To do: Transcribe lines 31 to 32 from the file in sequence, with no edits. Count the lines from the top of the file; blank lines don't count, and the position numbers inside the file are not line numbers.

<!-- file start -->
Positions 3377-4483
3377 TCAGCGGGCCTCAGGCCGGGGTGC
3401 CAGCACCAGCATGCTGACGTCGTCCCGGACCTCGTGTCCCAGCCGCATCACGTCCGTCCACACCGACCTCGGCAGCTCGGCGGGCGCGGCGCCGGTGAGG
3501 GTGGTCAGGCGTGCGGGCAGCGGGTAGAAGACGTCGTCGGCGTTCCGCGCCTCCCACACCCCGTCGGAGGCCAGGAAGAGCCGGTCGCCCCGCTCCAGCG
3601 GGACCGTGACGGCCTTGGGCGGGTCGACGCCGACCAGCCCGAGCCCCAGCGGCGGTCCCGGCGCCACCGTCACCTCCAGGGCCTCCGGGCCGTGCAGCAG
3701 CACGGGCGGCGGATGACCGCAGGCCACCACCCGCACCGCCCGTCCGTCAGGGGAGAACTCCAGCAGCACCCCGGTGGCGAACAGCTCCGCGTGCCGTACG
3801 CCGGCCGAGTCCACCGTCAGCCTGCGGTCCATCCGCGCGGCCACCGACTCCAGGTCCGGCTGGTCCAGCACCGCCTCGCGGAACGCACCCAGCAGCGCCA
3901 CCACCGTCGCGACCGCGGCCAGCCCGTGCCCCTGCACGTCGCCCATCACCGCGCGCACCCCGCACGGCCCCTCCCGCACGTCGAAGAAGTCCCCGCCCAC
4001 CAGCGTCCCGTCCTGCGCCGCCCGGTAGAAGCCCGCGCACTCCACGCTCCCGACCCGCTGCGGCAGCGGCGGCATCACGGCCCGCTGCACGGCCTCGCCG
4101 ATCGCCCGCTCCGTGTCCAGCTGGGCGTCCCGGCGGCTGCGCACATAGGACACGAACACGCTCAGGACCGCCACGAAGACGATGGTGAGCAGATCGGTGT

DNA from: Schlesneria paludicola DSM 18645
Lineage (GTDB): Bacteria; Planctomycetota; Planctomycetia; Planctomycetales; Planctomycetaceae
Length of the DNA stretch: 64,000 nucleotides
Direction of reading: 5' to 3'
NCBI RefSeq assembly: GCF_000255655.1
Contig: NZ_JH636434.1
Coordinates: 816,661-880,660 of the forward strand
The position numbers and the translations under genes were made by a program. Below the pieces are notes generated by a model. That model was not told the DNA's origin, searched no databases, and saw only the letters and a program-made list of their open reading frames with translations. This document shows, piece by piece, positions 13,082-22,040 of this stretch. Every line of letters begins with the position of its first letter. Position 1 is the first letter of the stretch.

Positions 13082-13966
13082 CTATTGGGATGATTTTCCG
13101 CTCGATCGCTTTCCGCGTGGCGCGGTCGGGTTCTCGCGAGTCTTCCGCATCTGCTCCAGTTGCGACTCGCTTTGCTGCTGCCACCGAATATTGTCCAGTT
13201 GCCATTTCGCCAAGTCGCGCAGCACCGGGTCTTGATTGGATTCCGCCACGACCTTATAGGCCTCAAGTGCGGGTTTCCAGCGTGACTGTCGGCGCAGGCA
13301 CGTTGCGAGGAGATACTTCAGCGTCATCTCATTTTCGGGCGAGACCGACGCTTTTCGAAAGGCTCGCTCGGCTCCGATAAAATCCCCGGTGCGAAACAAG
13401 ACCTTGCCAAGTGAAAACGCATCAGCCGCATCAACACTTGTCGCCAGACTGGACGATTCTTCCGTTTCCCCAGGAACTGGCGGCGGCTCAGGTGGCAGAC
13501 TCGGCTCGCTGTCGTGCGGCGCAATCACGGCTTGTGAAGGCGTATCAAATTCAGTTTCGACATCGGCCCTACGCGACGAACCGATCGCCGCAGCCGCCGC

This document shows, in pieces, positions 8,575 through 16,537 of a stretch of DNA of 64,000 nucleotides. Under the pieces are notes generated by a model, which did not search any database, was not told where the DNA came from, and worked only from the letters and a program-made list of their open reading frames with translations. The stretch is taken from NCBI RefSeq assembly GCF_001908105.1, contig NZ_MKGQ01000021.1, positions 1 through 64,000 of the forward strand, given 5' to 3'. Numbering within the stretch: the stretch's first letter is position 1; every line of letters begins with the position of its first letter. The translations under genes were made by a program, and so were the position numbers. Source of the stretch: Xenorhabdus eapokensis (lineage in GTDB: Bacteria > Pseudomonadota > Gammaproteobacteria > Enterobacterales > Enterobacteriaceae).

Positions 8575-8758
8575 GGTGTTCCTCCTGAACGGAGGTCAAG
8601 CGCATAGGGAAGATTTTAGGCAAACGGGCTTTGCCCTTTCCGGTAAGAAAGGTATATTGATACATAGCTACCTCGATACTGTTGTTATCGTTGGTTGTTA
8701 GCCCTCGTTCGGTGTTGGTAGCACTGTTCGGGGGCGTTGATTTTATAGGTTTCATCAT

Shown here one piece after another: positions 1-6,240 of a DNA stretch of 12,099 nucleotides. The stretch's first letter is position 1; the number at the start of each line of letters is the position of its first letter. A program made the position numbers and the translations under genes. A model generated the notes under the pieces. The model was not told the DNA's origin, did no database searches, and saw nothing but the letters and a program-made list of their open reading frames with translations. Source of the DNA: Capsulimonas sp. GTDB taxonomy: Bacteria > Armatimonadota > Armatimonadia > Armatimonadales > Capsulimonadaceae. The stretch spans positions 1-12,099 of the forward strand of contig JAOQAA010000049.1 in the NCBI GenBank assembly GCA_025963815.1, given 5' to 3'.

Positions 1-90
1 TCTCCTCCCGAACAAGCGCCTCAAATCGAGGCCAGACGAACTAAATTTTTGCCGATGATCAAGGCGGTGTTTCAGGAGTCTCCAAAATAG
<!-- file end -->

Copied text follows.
Shown here one piece after another: positions 1-6,240 of a DNA stretch of 12,099 nucleotides. The stretch's first letter is position 1; the number at the start of each line of letters is the position of its first letter. A program made the position numbers and the translations under genes. A model generated the notes under the pieces. The model was not told the DNA's origin, did no database searches, and saw nothing but the letters and a program-made list of their open reading frames with translations. Source of the DNA: Capsulimonas sp. GTDB taxonomy: Bacteria > Armatimonadota > Armatimonadia > Armatimonadales > Capsulimonadaceae. The stretch spans positions 1-12,099 of the forward strand of contig JAOQAA010000049.1 in the NCBI GenBank assembly GCA_025963815.1, given 5' to 3'.

Positions 1-90